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TRIUMF lab, Vancouver
The DESCANT neutron detector array consists of 70 hexagonal detectors, and is used to better understand the properties of rare isotopes
It’s not every day that most people get to peek inside a world-class particle physics lab, where scientists probe deep mysteries of the universe. In September, Vancouver’s TRIUMF—home to the world’s biggest cyclotron, a type of particle accelerator—opened its doors to professional and amateur photographers, part of an event called Global Physics Photowalk 2015. (Eight labs around the world participated, including CERN, in Geneva, where the Higgs boson particle was famously discovered.)
According to deputy director Reiner Kruecken, the images captured by these photographers “lift the curtain” on TRIUMF, where scientists are making the isotopes crucial for medical imaging, developing new detector technologies, and are working to understand the fundamental forces and particles that make up everything in the known universe.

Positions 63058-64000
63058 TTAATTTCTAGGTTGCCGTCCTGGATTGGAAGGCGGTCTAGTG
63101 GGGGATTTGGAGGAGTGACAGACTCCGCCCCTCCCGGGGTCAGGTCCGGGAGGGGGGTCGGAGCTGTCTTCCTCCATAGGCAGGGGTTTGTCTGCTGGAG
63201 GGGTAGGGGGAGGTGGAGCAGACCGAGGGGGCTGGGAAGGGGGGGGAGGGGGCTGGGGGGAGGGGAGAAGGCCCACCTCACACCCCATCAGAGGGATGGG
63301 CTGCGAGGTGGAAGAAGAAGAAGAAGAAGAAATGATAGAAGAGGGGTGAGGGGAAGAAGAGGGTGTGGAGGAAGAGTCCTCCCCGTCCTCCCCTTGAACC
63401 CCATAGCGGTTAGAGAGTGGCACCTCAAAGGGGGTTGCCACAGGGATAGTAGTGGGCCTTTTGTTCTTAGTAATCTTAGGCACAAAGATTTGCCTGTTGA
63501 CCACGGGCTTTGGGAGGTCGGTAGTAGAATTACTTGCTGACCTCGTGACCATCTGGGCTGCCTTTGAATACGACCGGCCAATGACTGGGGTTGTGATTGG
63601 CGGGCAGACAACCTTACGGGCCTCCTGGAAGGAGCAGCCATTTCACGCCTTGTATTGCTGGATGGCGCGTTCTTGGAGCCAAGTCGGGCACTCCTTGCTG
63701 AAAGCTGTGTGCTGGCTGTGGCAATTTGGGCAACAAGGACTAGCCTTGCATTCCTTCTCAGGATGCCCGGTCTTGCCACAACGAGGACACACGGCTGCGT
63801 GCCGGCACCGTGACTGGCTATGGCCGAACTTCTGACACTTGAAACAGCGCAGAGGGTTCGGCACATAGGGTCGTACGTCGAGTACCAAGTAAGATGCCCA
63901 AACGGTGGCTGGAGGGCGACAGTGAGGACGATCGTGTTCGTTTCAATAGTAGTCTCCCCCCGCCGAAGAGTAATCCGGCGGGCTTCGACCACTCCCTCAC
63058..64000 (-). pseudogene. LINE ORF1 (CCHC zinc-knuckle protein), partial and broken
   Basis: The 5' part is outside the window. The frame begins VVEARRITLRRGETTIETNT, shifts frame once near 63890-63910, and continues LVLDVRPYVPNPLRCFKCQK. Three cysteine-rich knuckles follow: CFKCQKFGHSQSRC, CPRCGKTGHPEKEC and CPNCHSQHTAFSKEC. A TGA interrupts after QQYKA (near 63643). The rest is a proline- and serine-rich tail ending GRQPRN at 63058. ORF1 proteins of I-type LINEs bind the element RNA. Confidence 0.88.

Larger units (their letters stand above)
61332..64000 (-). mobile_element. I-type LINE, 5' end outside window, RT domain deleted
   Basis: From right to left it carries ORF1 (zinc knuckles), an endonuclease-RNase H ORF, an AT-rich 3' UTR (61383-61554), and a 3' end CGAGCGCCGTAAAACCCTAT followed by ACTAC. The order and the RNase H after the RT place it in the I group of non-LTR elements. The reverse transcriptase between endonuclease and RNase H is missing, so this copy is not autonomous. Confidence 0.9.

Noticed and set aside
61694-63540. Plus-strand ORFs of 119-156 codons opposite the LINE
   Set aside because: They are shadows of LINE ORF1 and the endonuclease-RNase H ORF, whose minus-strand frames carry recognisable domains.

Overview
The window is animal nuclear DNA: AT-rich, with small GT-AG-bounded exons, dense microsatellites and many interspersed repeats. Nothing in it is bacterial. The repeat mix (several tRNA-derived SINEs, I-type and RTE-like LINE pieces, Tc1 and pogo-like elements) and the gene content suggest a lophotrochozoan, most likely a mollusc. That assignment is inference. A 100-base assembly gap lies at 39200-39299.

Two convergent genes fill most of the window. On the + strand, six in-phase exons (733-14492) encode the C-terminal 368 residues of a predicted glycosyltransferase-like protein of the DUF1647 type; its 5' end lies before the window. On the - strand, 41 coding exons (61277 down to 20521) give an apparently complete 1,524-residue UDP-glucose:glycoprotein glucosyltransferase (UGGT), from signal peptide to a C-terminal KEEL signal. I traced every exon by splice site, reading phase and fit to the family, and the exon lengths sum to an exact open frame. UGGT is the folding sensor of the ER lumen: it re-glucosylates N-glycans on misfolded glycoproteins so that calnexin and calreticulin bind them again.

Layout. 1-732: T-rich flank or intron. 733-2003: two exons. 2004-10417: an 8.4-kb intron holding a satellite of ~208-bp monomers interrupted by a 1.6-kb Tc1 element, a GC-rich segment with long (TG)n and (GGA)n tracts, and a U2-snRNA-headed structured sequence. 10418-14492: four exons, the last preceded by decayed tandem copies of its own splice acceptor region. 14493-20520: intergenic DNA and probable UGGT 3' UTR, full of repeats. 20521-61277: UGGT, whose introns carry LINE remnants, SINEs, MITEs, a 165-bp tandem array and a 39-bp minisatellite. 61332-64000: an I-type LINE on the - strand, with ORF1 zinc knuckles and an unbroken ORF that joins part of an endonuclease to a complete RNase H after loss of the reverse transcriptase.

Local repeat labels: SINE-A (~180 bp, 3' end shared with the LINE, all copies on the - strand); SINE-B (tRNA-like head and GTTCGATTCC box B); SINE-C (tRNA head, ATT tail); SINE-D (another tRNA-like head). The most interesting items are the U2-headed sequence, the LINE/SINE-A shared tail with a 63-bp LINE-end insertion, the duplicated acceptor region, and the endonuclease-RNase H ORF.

Photos snapped at TRIUMF were put before a local jury (including Maclean’s Director of Photography Liz Sullivan); their picks went on to international competition. That jury awarded top prize to an image from TRIUMF’s main control room, taken by amateur shooter Katy Mackenzie. Her father worked at TRIUMF for many years. She recalls sitting on the floor in that room, as a child, to watch him work. “I was too young to tell time, and imagined the clock was a countdown to some super secret mission launch,” Mackenzie says.
Her photo is starkly beautiful, a black-and-white image of a woman leaning over her work. Jurors praised Mackenzie for capturing the human side of science. Her photo and the other images remind us of the people behind each experiment—curiosity is what drives them, a deeply human trait.